As the person who scored the biggest goal in Canadian hockey history, Paul Henderson learned long ago no one has any questions about it.
Almost every Canadian of a certain age knows where he or she was 40 years ago, on Sept. 28, 1972 when Henderson ended the best month of his hockey career by scoring in the dying seconds to win the Summit Series for Canada over the former Soviet Union. When they meet the man who saved Canada’s reputation as the best hockey nation in the world all they want to do is tell him about it.
“They don’t ask me questions, they go immediately into where they were and how they felt,” Mr. Henderson, 69, said shortly before the 40th anniversary of the goal that made him a household name. “Everybody has a story.”
Mr. Henderson’s life story since then is also oft-told, how his fame was a burden for a time until he developed a strong faith in God, a faith that sustains him now in a fight against chronic lymphocytic leukemia. The cancer was diagnosed in 2009 and Henderson’s excellent physical condition helped keep it at bay until recently when he dropped 15 pounds from his 5-foot-10, 180-pound frame. He is now taking part in a trial of experimental drugs in Bethesda, Md.
“I haven’t worn a 32 pant since I was 15,” Mr. Henderson says with a laugh. “Like I tell people, I’ve got a great life. I just hope I’m going to be around for more of it.”
Less told is the story of just how Mr. Henderson and Ron Ellis, middling NHL veterans, and Bobby Clarke, a future star but a relative unknown then at 22, became Team Canada’s best line against the Big Red Machine of the former Soviet Union with Mr. Henderson scoring the winning goals in the last three games of the series. The story is equal parts dumb luck, hard work and opportunity.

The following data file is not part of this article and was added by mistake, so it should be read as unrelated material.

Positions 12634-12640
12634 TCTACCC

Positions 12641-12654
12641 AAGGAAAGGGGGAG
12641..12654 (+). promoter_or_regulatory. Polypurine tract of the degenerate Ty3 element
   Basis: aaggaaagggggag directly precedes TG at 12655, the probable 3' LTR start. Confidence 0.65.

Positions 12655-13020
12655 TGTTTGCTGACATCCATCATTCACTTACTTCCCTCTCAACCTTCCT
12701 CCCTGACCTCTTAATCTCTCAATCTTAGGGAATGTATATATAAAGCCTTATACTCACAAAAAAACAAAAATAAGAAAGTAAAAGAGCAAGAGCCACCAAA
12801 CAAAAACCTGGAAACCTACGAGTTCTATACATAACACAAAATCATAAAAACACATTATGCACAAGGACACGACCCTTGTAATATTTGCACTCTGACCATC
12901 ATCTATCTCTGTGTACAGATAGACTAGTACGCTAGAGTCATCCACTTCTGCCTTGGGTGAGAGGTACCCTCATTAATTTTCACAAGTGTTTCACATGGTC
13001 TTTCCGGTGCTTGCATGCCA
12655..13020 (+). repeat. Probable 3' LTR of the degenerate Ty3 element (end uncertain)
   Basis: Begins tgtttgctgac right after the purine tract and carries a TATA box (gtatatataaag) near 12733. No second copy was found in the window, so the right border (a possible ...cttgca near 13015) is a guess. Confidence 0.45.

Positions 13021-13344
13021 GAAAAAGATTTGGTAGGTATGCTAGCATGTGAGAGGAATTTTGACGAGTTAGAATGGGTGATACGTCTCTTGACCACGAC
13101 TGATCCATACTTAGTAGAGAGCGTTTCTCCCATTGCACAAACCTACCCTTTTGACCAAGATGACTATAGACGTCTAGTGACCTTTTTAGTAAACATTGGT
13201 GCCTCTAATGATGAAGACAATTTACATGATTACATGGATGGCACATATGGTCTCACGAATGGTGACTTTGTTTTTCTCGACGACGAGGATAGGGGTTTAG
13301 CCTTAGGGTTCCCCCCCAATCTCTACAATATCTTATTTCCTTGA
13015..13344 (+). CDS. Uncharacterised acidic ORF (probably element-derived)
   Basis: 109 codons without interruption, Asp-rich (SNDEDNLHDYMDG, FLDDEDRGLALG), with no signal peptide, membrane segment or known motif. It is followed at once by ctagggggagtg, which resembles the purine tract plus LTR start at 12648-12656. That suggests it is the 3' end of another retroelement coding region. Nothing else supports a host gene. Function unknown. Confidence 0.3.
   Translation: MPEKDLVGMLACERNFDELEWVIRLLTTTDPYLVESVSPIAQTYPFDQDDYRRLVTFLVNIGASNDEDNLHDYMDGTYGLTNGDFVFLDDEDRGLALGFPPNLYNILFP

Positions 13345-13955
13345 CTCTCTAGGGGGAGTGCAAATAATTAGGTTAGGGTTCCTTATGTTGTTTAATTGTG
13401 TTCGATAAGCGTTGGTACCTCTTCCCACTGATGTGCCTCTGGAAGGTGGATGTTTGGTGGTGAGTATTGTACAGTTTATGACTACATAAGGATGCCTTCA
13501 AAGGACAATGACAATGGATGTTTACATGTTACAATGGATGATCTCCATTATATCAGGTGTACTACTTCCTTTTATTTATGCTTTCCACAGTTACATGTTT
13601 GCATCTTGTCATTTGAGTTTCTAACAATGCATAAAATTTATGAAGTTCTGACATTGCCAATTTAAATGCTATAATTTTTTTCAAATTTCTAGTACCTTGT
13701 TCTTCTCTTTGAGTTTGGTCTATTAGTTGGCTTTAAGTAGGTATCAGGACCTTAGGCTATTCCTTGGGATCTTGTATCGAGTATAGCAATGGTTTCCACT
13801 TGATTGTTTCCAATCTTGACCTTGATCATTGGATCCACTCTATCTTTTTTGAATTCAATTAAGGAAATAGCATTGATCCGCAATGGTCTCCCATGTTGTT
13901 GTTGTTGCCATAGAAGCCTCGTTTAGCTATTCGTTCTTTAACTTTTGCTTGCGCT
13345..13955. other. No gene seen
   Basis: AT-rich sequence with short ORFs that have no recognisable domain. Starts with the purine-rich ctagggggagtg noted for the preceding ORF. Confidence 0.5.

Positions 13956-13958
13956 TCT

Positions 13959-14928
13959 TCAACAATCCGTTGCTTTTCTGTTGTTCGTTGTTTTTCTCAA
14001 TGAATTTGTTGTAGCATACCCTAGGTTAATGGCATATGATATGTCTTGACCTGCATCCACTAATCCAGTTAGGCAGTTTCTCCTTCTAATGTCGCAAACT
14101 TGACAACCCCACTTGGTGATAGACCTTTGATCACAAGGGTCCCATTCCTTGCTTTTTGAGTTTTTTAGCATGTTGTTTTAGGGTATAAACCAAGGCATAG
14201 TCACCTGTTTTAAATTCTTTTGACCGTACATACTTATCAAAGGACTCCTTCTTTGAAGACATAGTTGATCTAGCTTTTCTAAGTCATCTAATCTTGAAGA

When Harry Sinden, the head coach and general manager, and his assistant coach John Ferguson put together the first version of a Canadian dream team, they chose 35 players. It was an unwieldy number, but Sinden and Ferguson knew they needed a large group of good players, simply to raise the level of competition at training camp in order to get them into playing shape as fast as possible. Mr. Henderson, Mr. Ellis and Mr. Clarke were probably considered training-camp fodder, there to get the stars in shape.
In those days, long before million-dollar contracts turned NHL players into year-round specimens of physical conditioning, summers were for an off-season job and catching up on your beer-drinking. Throw in the fact no one on the NHL side took the Soviets too seriously and practically none of the big names who showed up for Team Canada’s first practice were in mid-season form, a fact that became painfully evident in the shocking 7-3 loss against the speedy, superbly conditioned Russians in the first game.
But Mr. Henderson, Mr. Ellis and Mr. Clarke were the closest among the Canadians as a match for the Soviets’ fitness. As players who had to fight for their jobs every year in the NHL, Mr. Ellis and Mr. Henderson stayed in good condition year-round.
Mr. Clarke kept himself in shape because even though he was a star on the rise, he was a diabetic, which raised questions in the eyes of hockey authorities of the day. He was only invited to training camp because Walt Tkaczuk of the New York Rangers begged off to run his summer hockey school.
“I think that was definitely a part of it,” Mr. Henderson said. “We were three guys who worked out almost of our lives.”